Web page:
RAS Ethiopian Restaurant, Bar and Lounge, 2516 W. Seventh St., had its liquor and entertainment licenses revoked by the Saint Paul City Council on June 15 due to repeated license violations.
Supporters of the business filled part of the council chambers hoping to testify on behalf of owner Zinash Amde. However, because Amde missed city deadlines for hearings before the council or an administrative law judge, the window for those hearings had closed.
Assistant City Attorney Adam Niblick said Amde would have to go to the Minnesota Court of Appeals to reinstate the licenses.
Council members briefly discussed the fact that they had no options in the case. “What we can do is vote and that’s really it,” said council member Mitra Jalali.
The city’s Department of Safety and Inspections (DSI) requested an “upward departure” from its penalty matrix in calling for revocation due to a series of past license violations at RAS.
RAS attorney Brian Alton asked in a letter that the City Council send the matter to a hearing officer. “RAS disputes the facts underlying the violation and a hearing should be held to present evidence and argument,” Alton wrote.
RAS, which has operated in Highland Park for about 15 years, was fined by the city for license violations in April 2021 and this past March. While there has been a longstanding dispute over the bar’s parking area, other license violations have also occurred. DSI said RAS failed to provide security footage to police for incidents in 2014, 2015 and 2019. Assaults and after-hour parties are among past complaints.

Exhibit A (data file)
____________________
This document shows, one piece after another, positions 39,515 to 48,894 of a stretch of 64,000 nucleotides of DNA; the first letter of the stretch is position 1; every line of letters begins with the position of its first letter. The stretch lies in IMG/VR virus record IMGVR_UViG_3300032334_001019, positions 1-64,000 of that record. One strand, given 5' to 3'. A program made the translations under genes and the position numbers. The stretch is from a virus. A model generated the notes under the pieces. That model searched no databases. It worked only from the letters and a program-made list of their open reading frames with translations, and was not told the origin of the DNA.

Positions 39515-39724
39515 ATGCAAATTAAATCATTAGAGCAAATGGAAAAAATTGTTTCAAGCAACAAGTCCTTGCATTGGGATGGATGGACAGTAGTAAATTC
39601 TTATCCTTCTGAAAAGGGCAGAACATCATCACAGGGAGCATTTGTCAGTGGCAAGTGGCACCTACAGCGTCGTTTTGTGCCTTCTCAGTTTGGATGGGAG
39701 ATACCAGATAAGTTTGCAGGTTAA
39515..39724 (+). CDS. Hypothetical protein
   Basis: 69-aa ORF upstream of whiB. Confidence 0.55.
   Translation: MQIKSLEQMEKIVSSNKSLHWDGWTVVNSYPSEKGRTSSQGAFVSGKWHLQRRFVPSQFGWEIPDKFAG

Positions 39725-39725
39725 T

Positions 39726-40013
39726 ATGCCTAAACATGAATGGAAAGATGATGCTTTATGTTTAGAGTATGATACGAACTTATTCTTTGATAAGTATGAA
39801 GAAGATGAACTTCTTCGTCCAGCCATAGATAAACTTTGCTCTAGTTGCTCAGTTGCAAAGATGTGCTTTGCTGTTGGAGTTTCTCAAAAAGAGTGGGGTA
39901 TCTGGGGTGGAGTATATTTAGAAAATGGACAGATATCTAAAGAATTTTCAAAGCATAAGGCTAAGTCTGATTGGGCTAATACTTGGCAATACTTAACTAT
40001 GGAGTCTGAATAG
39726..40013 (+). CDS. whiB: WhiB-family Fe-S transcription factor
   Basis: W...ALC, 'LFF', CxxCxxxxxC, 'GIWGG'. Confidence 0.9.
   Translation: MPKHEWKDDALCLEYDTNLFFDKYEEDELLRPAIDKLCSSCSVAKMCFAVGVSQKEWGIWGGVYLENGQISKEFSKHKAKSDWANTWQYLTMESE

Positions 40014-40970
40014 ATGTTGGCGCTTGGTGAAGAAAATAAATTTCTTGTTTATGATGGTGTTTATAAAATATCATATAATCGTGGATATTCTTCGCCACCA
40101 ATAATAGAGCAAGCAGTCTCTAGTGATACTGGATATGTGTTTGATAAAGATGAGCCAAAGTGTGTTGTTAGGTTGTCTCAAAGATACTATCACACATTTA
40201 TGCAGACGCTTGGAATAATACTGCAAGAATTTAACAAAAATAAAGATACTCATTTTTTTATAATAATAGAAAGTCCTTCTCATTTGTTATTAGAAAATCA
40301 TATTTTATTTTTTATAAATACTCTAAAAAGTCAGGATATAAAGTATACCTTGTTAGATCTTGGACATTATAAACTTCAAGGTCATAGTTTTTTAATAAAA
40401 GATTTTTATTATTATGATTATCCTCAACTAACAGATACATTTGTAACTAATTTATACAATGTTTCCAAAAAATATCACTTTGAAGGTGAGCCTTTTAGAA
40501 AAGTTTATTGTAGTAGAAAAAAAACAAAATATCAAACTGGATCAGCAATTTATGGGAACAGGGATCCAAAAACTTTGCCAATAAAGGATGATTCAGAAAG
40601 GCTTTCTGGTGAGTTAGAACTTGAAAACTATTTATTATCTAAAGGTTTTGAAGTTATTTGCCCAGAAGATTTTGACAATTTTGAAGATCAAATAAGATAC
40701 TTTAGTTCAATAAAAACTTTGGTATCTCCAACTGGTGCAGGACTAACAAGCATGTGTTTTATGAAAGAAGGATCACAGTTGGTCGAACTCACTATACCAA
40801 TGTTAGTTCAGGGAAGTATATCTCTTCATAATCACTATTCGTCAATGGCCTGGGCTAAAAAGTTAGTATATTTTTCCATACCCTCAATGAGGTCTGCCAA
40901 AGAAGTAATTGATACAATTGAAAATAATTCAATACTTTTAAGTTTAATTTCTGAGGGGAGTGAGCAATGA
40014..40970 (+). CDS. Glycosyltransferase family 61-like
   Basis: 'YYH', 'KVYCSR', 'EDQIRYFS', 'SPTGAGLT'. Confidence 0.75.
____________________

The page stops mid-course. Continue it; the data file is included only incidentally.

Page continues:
The latest city action in March followed a January 21 incident when a 19-year-old woman was found outside of RAS bleeding from a cut to the head. Police reportedly were not allowed into the business right away and did not promptly receive a videotape of what took place inside. When the video was received days later, the footage reportedly only began after the alleged assault was believed to have taken place.
A review of the video from that incident revealed nine separate license violations, including alcohol served to a 15-year-old.
The council action does not affect any food service licenses. Those are issued by the state.
— Jane McClure
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